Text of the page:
Ecology of capture

My doctoral thesis drew on twelve months of ethnographic fieldwork on material engagements with fog at the margins of the Peruvian city of Lima and coastal areas further south. My aim was to examine the politics of contemporary urban and environmental relations in these places of aridity, where glacial retreat and rapid urban expansion are increasingly raising concerns about water scarcity and the gradual disappearance of urban fog oasis ecosystems. In this context, a steady inflow of coastal fog has recently been re-apprehended as a potential water source. Based on fieldwork undertaken with a Peruvian NGO and a network of fog oasis conservationists in Lima, my study showed how these collectives became enmeshed with Peru’s long-standing history of informal urbanisation. Of particular concern was how their different modes of engaging fog were directly at odds with one another. The NGO was trying to tap into ground-touching clouds as a water source for the urban poor, meaning that their activities aimed to render Lima’s hilly surrounds habitable for squatters. In contrast, conservationists sought to capture fog for the purpose of making the very same areas uninhabitable for human dwelling. My thesis demonstrated how, in setting out to capture fog so as to attain their own respective goals, actors became ensnared in one another’s activities, demands, and expectations. Inspired by the language of capture and entrapment variously invoked by the collectives in question, these relations were described as being constitutive of an ecology of capture: an emergent web of relationships held together by conflicting aims and expectations, the possibilities and limits of fog capture, and the material qualities of fog itself.

Infrastructures on/off Earth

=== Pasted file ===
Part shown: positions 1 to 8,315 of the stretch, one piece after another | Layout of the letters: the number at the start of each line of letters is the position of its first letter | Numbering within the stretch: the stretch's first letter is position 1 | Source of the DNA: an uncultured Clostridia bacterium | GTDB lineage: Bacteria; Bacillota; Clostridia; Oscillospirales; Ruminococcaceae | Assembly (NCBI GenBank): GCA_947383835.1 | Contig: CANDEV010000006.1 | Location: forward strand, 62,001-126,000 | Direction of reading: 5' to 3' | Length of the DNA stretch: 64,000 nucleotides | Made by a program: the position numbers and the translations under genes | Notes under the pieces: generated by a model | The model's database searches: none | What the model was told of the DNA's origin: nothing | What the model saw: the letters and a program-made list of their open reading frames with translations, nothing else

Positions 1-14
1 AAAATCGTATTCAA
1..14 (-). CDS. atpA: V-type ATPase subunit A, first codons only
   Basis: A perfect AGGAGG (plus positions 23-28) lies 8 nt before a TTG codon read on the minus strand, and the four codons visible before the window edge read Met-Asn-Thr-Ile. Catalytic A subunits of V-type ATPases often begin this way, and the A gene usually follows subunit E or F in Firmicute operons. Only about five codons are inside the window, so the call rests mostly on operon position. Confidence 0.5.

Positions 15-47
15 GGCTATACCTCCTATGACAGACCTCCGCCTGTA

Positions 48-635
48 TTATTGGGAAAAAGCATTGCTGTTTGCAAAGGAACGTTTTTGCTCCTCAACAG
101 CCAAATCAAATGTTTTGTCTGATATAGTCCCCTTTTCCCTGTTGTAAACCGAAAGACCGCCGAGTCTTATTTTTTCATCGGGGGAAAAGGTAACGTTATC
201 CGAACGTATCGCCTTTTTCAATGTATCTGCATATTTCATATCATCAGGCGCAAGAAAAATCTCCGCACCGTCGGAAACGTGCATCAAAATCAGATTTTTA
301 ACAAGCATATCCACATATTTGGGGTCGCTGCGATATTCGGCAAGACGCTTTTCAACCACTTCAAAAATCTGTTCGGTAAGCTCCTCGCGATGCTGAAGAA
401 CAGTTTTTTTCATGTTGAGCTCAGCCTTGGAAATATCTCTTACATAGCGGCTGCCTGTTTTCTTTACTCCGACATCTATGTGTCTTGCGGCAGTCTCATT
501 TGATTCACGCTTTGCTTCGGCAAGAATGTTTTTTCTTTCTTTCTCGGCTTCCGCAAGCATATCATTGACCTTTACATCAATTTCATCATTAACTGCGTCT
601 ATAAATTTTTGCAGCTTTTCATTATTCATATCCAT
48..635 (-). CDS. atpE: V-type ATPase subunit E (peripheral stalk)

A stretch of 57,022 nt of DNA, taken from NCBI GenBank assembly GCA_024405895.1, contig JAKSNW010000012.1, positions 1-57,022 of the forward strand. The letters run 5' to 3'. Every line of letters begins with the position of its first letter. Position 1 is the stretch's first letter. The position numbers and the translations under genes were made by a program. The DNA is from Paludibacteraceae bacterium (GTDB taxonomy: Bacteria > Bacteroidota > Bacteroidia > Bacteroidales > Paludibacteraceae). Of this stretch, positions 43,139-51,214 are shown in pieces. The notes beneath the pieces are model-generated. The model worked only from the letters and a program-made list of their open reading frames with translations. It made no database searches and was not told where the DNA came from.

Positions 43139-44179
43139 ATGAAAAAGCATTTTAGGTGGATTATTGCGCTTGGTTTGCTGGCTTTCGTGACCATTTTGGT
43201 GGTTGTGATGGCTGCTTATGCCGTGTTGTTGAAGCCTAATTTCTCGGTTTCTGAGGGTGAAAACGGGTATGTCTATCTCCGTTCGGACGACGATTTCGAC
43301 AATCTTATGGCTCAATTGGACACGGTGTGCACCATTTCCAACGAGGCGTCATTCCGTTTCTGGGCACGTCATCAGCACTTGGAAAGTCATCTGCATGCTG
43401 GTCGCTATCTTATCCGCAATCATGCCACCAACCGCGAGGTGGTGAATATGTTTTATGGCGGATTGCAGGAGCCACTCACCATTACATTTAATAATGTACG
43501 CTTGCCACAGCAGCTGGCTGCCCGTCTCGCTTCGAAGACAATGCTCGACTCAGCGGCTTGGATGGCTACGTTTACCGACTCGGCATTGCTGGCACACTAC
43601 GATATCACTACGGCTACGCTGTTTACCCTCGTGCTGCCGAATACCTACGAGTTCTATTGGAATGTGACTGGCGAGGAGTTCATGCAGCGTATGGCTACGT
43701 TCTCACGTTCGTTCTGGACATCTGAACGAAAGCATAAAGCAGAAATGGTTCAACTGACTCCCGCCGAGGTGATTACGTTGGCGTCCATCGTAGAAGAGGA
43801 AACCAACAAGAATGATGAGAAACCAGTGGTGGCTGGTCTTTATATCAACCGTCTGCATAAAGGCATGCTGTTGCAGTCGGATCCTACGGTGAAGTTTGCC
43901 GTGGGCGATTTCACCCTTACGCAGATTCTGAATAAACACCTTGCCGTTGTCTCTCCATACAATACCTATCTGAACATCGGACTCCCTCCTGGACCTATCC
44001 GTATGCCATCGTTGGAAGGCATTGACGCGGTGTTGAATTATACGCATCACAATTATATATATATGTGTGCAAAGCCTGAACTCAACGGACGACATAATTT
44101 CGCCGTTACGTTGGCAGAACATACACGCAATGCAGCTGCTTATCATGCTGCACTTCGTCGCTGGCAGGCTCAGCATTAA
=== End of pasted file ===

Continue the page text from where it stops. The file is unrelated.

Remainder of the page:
Over the past years, Sweden has begun to expand its rocket launch-site Esrange with a view to develop small-satellite launch capability by 2023. My project takes these ongoing efforts as an impetus to explore outer space imaginaries in Sweden more broadly. The Swedish space strategy is symptomatic of wider, emergent framings of outer space as a matter of concern to be addressed infrastructurally. As such, it folds into broader engagements with outer space as an arena for projection, experimentation, and infrastructural possibility, able to support and/or limit human existence on Earth. This is evident not least in how orbital space has become apprehended as a key arena for generating climate- and Earth-system data. In tandem, a growing NewSpace industry has started to push former government-centred paradigms towards opening up a free-market space frontier. However, with the increasing reliance on post-terrestrial infrastructure, space weather and orbital debris present new threats to critical, ground-based infrastructures. It is in response to these developments that Sweden now aims to strengthen independent access to low Earth orbit and offer infrastructural services to space agencies, commercial actors, and the international scientific community. This is undertaken for instance by branding the city of Kiruna as a space town, which by virtue of its arctic position, vast surroundings, and relatively unoccupied airspace promises to bring outer space closer to Earth. Through fieldwork in Stockholm and Kiruna as well as analyses of official documents, media, and science fiction, this project explores the making and reshaping of on/off Earth ecologies through various forms of infrastructural mediation, asking what happens to social and environmental relations when confronted by the extraterrestrial as an infrastructural phenomenon.